scouts shoutingAnd even if you’re not going to have a “sister” troop, we hope you’ll be helpful to girls interested in Scouting – even if you’re referring them to another Chartered Organization’s troop.  After all, “A Scout is friendly. A Scout is a friend to all. He is a brother to other Scouts.”  And that includes being a brother to girls interested in Scouts BSA.

For more on starting a Troop, see this District resource page.


Some “Easy Button” or “Just Do It” events to get on your calendars now

This BP Pointer from “The BP 2019 List” (or: ways to Be Prepared for Scouts BSA on February 1, 2019) is about some “easy button” events that you might want to sign up for right now, many at the Atlanta Area Council Website Calendar.

February 1:  the “Launch Party” for Scouts BSA in the Atlanta Area Council, at the Volunteer Service Center.  Late afternoon into early evening.  More information to follow.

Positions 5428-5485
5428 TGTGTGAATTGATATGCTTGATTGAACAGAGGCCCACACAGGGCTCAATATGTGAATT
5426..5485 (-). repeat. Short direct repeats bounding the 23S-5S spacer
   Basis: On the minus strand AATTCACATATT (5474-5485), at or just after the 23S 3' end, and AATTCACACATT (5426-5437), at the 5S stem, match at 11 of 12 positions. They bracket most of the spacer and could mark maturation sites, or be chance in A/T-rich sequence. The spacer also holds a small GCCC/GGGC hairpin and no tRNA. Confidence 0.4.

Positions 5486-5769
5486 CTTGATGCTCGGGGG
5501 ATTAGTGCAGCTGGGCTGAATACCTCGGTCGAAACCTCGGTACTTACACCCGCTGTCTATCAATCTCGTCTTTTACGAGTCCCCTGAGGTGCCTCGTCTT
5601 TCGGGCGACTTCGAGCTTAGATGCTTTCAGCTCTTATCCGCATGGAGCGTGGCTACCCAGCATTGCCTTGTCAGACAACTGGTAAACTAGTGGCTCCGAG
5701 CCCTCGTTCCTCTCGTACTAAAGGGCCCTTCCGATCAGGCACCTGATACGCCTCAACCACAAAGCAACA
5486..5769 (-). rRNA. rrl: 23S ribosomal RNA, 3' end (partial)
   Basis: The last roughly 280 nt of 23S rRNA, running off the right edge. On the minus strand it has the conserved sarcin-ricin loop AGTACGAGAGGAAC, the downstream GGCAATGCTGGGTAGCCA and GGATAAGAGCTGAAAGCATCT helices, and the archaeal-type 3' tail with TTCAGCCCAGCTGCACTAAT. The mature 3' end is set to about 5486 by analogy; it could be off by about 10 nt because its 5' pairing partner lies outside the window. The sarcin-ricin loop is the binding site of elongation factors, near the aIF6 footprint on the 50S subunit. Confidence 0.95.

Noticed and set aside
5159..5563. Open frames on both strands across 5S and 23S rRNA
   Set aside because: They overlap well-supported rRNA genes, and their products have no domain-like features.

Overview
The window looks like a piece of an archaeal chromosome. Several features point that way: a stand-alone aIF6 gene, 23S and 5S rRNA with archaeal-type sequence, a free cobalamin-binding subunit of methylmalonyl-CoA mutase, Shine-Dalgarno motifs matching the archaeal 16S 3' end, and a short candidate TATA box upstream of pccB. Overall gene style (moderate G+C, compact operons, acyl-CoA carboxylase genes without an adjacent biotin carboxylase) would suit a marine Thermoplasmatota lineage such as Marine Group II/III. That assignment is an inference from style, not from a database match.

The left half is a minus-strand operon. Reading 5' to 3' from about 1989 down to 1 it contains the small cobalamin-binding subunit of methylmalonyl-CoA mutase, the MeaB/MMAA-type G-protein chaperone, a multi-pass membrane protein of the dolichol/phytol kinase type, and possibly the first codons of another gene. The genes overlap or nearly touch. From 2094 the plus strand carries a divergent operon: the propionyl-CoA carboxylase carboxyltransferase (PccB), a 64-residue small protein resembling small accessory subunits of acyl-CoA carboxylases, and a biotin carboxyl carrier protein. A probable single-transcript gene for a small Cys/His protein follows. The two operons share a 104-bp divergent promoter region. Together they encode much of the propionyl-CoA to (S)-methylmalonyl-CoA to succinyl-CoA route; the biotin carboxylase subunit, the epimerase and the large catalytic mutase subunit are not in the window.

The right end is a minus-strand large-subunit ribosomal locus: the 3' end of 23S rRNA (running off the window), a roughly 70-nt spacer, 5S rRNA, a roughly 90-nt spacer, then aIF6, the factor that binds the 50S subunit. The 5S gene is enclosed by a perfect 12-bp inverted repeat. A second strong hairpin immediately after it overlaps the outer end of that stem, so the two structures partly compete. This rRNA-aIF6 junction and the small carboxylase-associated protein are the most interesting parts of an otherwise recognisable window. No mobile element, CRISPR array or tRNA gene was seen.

February 16:  University of Scouting, all day at Life University.  Register at, both for adults and for youth in select courses, like ILST (Introduction to Leadership Skills for Troops).

February 23 and March 2: Automotive Maintenance Merit Badge at Porsche Cars North America.  See the Atlanta Area Council Website Calendar.

March 22-24: Scout Challenge at Bert Adams Scout Camp.  Details at scout challenge

April 5-7: COPE Weekend at Woodruff Scout Camp.  See the Atlanta Area Council Website Calendar.

Starting June 2, through July:  Summer Camp at Woodruff Scout Camp and/or Bert Adams Scout Camp.  There is no reason why you can’t go to both!  See the Atlanta Area Council Scouts BSA Camping page.

More events will appear there, and on District Websites.


Counseling the “proto-PLC” of the new Troop of Girls on Event Calendar Options and Process (and your PLC of the existing Troop of Boys on Possible Joint Activity Invitations)